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Compulsory Insurance Law to change

Written by David Withers, Personal Injury Partner

The Government recently announced its intention to seek to change the law governing compulsory insurance. The announcement follows the United Kingdom’s exit from the European Union.

The Motor Insurance Directive, part of European Union law, requires “mechanically propelled vehicles” to be subject to compulsory insurance. It matters not whether the vehicles are being used on public or private land. There had been concern across the insurance industry since the Court of Justice of the European Union heard the case of Vnuk – v - Zavarovalnica Triglav d.d) which was decided in 2014. In Vnuk, the Court held that Article 3 (1) of the Directive had to be interpreted as meaning that the concept of 'use of vehicles' covered any use of a vehicle that was consistent with the normal function of that vehicle. 

This interpretation meant that the Road Traffic Act 1988 (“RTA”), which sets out the UK law in respect of compulsory insurance of motor vehicles, was inconsistent with European law, having been construed much more narrowly. This wide definition meant that golf buggies, mobility scooters and quad bikes were technically included.

A well-known case in England which relied upon the Directive was Lewis – v – Motor Insurer’s Bureau [2019] EWCA Civ 909. In that case, the Claimant sustained serious injuries when he was injured by a vehicle on private land. He successfully pursued the Motor Insurer’s Bureau on the basis that a vehicle on private land was subject to compulsory insurance.

Transport Secretary Grant Shapps said:

“We have always disagreed with this over-the-top law that would only do one thing – hit the pockets of hard-working people up and down the country with an unnecessary hike in their car insurance. I am delighted to announce that we no longer need to implement it. As well as the likely financial burden on British road-users, the Vnuk rules are considered unnecessary as there are already insurance packages available to Brits that cover certain risks on private land”.

The Government intend to row back compulsory insurance. They wish to narrow the scope of compulsory insurance to that defined in the Road Traffic Act 1988. Although this has been promoted as British drivers avoiding an estimated £50 a year increase to their motor insurance costs, it will mean that innocent victims of serious injuries are left uncompensated and will therefore need to rely upon the state for support. For some, this will need a very significant amount of provision from the NHS and the Local Authority, at great expense to the taxpayer.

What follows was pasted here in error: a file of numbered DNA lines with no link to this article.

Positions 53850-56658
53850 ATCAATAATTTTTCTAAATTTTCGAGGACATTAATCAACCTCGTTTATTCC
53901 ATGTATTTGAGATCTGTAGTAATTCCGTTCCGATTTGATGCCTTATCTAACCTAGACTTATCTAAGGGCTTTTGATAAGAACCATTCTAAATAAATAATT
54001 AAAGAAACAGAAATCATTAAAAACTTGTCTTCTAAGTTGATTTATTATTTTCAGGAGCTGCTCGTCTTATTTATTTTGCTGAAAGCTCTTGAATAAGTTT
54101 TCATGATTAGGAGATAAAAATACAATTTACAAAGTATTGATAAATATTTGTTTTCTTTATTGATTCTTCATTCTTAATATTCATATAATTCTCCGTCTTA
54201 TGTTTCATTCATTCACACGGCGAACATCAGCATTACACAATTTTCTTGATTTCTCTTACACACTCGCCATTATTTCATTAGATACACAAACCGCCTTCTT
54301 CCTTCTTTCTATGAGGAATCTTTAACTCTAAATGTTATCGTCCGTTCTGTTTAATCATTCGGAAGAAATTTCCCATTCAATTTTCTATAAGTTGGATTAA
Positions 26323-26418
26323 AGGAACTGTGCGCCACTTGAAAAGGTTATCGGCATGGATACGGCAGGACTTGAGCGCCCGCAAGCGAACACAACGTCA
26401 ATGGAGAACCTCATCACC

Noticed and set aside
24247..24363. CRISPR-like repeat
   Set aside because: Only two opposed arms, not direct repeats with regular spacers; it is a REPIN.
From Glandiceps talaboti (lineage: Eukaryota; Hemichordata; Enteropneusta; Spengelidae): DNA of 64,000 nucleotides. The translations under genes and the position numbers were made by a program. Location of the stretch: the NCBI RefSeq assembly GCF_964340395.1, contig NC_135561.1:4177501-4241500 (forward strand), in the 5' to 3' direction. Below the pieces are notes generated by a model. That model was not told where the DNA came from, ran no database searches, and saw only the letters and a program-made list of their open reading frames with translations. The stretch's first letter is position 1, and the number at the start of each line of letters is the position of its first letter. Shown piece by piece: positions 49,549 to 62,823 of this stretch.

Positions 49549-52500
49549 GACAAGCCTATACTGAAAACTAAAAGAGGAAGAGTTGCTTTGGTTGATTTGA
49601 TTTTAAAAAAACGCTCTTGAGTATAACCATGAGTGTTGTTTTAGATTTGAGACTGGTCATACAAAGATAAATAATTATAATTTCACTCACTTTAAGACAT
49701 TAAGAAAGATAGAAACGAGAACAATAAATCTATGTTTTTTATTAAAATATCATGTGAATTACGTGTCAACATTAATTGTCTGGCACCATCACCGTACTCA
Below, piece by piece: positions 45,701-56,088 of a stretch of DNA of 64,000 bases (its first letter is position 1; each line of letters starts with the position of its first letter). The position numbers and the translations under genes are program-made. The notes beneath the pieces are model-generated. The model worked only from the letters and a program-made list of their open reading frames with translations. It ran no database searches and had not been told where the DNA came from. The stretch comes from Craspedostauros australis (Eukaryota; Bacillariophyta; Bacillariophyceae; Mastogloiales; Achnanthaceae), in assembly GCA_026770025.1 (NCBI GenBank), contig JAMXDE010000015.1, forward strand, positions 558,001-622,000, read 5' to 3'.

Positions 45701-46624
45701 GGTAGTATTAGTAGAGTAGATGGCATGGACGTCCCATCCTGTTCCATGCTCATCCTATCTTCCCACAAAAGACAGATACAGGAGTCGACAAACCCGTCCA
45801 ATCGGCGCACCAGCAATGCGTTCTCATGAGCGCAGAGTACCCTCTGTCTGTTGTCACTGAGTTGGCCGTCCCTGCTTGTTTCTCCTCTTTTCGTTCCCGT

To find out more about the ways we can support you or a loved one after a serious injury read more here.

“Tragically, we frequently meet the victims of serious injury. A serious injury is often life-changing. We oppose any significant reduction in compulsory insurance provision as it means that those who suffer serious injury are required to turn to the state for support, rather than the wrongdoer.

Although we accept that the so called “Vnuk law” did need to be clarified and potentially not be as far reaching, we do not accept that innocent seriously injured victims should go uncompensated when they are injured through no fault of their own on private land. Although there may be a £50 saving in respect of insurance premiums, the taxpayer will now need to fund those who have suffered serious injury on private land or at the hands of a mechanically propelled vehicle which does not meet the definition in the Road Traffic Act 1988. This is because these individuals will have no option but to seek NHS and Local Authority provision to meet their needs”. David Withers, Personal Injury Partner